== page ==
If they’re nervous about speaking to a professional, offer to go with them to any initial appointments and help them to make a list of their symptoms to talk through.

Supporting someone through depression treatment

Your loved has taken an incredibly brave step by asking for help for their depression. From here, the best thing you can do is be as supportive as possible throughout the treatment process.

  • Continue to help out in any way you can. From housework to just being a sounding board, it’s important that you continue trying to be as helpful as possible
  • Suggest activities. There are lots of ways people can cope with depression. One of these is getting themselves ‘out there’, which can be achieved by things like exercise or a taking up a new hobby. You could suggest that your loved one starts looking into activities that they enjoy, that could potentially be a distraction for them. However, if they don’t feel up to it at that time, then don’t put any more pressure on them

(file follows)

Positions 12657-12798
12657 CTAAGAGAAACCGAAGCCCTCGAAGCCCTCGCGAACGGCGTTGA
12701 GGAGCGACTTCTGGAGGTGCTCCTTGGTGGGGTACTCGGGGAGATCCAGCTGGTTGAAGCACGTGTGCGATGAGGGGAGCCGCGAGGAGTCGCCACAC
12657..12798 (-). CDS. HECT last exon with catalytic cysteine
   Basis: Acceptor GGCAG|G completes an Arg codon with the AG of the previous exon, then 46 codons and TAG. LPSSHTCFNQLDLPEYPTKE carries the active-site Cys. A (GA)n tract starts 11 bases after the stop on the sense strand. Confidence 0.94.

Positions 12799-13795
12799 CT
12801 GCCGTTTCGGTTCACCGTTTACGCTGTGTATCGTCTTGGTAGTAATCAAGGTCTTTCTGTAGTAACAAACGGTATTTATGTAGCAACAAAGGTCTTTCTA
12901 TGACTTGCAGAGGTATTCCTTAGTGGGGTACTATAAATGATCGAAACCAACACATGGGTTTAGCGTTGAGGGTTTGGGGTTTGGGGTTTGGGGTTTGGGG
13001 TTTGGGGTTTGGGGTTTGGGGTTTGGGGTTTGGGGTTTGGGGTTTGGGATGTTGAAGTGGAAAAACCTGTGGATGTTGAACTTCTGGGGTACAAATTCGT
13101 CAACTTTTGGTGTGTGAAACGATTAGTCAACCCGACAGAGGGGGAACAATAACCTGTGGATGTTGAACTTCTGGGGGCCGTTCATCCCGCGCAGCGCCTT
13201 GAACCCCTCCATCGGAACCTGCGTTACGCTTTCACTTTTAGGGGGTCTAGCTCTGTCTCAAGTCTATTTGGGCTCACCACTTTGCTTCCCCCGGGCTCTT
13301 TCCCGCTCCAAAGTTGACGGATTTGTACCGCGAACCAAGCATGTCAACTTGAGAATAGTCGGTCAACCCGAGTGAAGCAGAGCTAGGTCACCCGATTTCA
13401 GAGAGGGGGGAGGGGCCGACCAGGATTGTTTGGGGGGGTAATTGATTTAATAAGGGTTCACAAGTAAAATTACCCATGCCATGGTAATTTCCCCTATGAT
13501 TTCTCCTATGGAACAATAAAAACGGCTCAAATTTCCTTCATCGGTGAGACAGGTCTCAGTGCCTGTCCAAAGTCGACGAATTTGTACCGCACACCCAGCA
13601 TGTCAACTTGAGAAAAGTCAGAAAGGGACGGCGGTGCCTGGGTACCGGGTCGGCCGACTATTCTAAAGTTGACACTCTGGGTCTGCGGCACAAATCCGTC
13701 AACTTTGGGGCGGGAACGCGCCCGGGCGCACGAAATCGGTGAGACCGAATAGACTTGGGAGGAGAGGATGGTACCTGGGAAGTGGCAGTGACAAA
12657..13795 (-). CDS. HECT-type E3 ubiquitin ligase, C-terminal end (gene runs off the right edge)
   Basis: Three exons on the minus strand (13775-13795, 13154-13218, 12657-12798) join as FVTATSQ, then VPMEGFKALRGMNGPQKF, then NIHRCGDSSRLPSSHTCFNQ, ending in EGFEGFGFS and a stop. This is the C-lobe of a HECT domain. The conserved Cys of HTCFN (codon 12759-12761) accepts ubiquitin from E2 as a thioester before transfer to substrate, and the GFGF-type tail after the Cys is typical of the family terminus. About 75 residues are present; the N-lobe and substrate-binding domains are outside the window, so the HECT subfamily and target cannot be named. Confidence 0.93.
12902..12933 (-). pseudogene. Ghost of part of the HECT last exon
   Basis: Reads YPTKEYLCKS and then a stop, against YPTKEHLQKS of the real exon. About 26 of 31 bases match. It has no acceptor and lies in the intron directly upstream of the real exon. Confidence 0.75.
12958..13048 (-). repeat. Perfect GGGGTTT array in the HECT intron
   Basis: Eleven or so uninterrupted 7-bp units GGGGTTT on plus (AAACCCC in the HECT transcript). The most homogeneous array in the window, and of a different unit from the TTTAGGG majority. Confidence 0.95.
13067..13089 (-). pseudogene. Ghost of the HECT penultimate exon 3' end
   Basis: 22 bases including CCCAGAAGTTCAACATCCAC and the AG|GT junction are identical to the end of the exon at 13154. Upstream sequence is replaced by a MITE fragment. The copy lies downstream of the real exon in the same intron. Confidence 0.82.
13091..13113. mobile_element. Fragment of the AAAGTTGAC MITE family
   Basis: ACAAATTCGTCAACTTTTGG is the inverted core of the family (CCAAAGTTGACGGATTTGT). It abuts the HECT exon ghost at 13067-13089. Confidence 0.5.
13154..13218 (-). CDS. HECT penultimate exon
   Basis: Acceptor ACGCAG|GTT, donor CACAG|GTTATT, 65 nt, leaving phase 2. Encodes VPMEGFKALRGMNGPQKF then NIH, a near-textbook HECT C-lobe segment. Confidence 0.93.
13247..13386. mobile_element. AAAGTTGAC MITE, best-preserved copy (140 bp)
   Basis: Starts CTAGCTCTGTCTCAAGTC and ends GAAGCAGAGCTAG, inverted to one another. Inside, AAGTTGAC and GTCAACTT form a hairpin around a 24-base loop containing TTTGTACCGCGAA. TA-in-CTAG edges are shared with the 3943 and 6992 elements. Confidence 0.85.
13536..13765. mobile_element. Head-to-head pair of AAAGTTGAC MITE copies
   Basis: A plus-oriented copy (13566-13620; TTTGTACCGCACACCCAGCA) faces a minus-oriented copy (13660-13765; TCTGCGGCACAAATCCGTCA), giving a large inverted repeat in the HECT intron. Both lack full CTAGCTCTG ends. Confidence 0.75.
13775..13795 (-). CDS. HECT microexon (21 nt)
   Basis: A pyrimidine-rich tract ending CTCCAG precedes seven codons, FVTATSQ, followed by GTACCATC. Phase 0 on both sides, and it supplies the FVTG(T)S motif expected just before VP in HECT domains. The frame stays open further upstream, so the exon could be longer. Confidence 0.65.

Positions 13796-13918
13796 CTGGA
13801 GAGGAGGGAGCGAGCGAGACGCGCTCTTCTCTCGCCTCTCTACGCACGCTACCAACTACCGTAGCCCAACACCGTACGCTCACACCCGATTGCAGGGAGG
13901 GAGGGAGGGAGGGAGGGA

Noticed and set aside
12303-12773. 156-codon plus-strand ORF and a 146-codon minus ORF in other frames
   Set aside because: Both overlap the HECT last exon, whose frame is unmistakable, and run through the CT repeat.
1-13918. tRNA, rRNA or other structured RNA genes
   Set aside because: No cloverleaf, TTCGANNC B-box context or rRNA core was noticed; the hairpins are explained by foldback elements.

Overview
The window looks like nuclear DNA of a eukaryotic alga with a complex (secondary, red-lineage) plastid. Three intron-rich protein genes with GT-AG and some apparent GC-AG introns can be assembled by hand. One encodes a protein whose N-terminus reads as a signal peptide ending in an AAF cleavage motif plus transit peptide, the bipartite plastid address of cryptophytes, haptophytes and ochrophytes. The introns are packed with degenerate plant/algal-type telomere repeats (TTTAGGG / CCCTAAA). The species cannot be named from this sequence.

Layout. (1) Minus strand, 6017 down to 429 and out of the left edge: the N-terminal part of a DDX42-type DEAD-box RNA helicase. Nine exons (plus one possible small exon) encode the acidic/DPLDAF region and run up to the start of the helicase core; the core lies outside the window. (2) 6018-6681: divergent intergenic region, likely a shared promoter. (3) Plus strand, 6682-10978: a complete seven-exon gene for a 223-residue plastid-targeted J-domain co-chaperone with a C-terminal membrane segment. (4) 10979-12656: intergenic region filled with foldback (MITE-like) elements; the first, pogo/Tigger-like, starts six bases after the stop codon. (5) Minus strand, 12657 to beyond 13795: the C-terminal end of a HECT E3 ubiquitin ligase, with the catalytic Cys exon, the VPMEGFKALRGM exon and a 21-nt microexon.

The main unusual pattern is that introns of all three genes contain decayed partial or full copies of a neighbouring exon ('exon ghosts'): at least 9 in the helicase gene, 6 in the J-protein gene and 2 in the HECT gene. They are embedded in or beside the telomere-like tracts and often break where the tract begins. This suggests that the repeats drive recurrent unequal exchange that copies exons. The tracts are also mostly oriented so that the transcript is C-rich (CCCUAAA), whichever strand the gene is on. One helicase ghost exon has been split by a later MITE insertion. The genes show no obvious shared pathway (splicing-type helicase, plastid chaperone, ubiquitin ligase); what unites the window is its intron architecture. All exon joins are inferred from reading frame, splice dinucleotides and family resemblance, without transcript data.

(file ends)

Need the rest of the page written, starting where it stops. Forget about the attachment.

• Be realistic. Even during treatment, there might be bumps along your loved one’s road to recovery. If they do seem to be having small setbacks, remain patient and understanding, and don’t let frustration set in

If, at any point, you think your loved one is at risk of suicide, take immediate action. Call a national helpline, like Samaritans, book an urgent appointment with their GP, or head straight to your nearest A&E department.